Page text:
information and health outcomes for migrant workers in the country.
project, mHealth information for migrants: A
pilot project to increase health information accessibility for migrants in
Vietnam, was the
subject of a recent StarPhoenix article. The
piece followed in the wake of the tragic
factory collapse in Bangladesh that killed hundreds of garment workers.
The mHealth project sets out to
improve the life and health of workers that leave rural areas of Vietnam to
find work in the cities such as Hanoi and Ho Chi Minh City. Between 1989 and
2009, the flow of migrant workers within the country increased from 1.3 million
to 3.4 million, and could top 6 million by 2019. Many of these workers are poor
and have limited access to information concerning sexual health risks and other
health information. As Muhajarine told the StarPhoenix, "These are
marginalized people. They're seen as outsiders and are tolerated but not
Challenges Canada, a federally funded organization, is
providing a $100,000 grant for the mHealth for Migrants program, which uses mobile
phone text messaging to provide reliable, low-cost health information to the
migrant workers. The text messages cost next to nothing and can provide
information about reproductive health and other issues for the female workers.
The research team will track the
program over eight months, and with the participation of the Vietnamese
government, the hope is to expand mHealth for Migrants to more areas of the
work on the Healthy Aging in Place project was recently featured at an aging
conference in Chicago.
American Society on Aging’s Aging in
America Conference took place March 12 to 16. It represents the largest multi-disciplinary
conference on aging and attracts more than 3,000 professionals.
annual conference of the American Society on Aging brings together
research and best practices in the field of aging, and this year attracted
luminaries such as John Beard, the World Health Organization’s Director of
Ageing and Life Course.
SPHERU, Nuelle Novik, Juanita Bacsu and Shanthi Johnson gave a presentation, on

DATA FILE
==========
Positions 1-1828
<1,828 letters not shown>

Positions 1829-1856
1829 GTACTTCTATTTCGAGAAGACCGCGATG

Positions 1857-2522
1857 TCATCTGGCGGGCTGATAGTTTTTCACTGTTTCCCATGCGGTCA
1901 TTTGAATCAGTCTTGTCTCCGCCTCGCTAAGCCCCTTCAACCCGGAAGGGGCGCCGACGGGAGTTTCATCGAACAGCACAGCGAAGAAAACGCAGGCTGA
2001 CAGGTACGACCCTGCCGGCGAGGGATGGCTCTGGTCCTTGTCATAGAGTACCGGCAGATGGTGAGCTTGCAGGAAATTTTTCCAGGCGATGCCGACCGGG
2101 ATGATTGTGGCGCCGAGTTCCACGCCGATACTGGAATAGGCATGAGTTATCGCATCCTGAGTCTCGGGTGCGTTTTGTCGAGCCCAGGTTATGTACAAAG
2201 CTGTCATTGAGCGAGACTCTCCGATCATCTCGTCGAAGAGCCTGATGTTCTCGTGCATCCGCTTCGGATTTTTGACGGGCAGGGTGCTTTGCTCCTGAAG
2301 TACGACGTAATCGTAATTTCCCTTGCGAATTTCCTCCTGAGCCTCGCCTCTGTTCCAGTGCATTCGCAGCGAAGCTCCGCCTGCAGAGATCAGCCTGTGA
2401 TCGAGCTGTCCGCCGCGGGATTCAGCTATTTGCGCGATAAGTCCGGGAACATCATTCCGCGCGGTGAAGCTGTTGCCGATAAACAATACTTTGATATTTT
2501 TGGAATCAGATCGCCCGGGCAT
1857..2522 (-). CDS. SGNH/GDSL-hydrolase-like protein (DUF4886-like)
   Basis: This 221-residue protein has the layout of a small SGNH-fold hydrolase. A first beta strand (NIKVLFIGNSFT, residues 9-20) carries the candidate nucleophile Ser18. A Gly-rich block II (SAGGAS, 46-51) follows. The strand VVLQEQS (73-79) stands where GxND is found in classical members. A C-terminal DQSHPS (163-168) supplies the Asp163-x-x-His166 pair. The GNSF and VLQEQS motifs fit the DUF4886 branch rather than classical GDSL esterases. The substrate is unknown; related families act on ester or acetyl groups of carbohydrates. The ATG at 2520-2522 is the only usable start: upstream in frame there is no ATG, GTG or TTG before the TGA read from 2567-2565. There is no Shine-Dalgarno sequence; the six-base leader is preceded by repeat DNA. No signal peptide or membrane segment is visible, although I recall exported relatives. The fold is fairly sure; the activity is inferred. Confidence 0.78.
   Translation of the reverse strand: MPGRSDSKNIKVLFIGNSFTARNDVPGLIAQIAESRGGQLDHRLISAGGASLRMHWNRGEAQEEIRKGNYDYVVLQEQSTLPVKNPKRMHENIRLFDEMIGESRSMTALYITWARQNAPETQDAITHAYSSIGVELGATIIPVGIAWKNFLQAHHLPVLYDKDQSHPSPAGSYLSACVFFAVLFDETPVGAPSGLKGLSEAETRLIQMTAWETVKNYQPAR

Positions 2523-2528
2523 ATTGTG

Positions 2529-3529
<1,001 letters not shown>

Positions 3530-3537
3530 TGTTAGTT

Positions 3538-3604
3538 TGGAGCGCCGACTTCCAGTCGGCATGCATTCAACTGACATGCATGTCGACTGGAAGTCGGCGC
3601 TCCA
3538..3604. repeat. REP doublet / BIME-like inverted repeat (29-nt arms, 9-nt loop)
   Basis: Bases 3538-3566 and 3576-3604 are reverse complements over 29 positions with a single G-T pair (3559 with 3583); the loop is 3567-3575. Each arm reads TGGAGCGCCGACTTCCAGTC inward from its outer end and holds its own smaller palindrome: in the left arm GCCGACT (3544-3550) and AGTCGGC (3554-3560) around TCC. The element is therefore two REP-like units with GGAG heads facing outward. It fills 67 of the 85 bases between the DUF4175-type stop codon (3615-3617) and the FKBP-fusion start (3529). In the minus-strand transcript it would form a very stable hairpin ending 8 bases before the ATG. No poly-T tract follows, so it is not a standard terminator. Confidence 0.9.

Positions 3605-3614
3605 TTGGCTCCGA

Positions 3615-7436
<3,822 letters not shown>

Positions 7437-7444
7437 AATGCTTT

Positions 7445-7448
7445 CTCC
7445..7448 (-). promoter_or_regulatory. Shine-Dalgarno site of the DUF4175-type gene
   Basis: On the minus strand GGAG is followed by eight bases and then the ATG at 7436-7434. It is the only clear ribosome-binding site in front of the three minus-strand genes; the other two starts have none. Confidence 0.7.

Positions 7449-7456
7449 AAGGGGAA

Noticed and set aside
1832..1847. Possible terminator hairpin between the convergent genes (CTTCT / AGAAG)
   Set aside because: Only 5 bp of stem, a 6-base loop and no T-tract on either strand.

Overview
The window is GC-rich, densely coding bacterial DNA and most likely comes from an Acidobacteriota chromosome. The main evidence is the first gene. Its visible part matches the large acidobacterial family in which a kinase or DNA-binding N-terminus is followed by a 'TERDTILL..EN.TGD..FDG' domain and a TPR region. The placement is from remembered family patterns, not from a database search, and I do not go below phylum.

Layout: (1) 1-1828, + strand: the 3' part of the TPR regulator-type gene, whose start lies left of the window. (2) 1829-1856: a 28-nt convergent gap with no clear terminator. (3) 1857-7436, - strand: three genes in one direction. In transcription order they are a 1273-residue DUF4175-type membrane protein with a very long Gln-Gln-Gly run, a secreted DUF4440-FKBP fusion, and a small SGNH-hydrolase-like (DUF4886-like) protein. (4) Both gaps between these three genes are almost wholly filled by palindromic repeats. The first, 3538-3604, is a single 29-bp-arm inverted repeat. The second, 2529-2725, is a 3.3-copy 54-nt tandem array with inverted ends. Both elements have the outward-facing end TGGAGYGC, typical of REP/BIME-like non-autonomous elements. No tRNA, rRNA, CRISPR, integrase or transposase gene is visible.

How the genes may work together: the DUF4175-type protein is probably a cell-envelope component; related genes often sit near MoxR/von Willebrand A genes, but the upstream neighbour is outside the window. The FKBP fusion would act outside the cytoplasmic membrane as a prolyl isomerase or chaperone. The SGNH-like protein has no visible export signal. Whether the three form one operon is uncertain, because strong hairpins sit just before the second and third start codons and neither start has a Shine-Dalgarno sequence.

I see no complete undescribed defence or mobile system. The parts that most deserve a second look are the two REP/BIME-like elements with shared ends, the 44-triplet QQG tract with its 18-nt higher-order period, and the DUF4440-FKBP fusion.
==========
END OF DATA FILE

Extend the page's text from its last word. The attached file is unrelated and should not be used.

the Healthy Aging in Place project, as well as the rationale, methods and
findings. Among the findings:
2036, seniors will reach approximately 25 per cent of the total Canadian
seniors report poorer physical health, more sedentary lifestyles, higher
occurrences of functional disability, more chronic illnesses, less use of
preventative health services and greater mental health challenges.
often face disadvantages such as lower incomes,
education, housing, public transportation and health services. As one of the
participants put it, “We’re lucky as long as we can drive….We’re a little too
remote, we’re away from hospitals. And for emergencies, a half hour is a long
time when somebody is dying.”
Falls and loss
of mobility can affect seniors’ isolation, especially as 85 per cent of
seniors’ injuries requiring hospital care come from falls.
For the pilot project in 2009-2010, the SPHERU team conducted
42 interviews with seniors in the communities of Preeceville and Watrous,
interviews with 40 seniors in Watrous and Wollesley for the current study.
Over five days, the ASA Aging in
America Conference featured more than 500 workshops, four general sessions, 140
poster sessions, as well as networking events and exhibits.
PowerPoint presentation by SPHERU researcher Sarah Oosman about Aboriginal
health to the University of Saskatchewan’s College of Nursing is now available
on our website.
Healthy Research and Community Engagement” can be found as part of the
Healthy Aging in Place team grant project’s related documents. Click the link for the project's PowerPoint from April 4, 2013.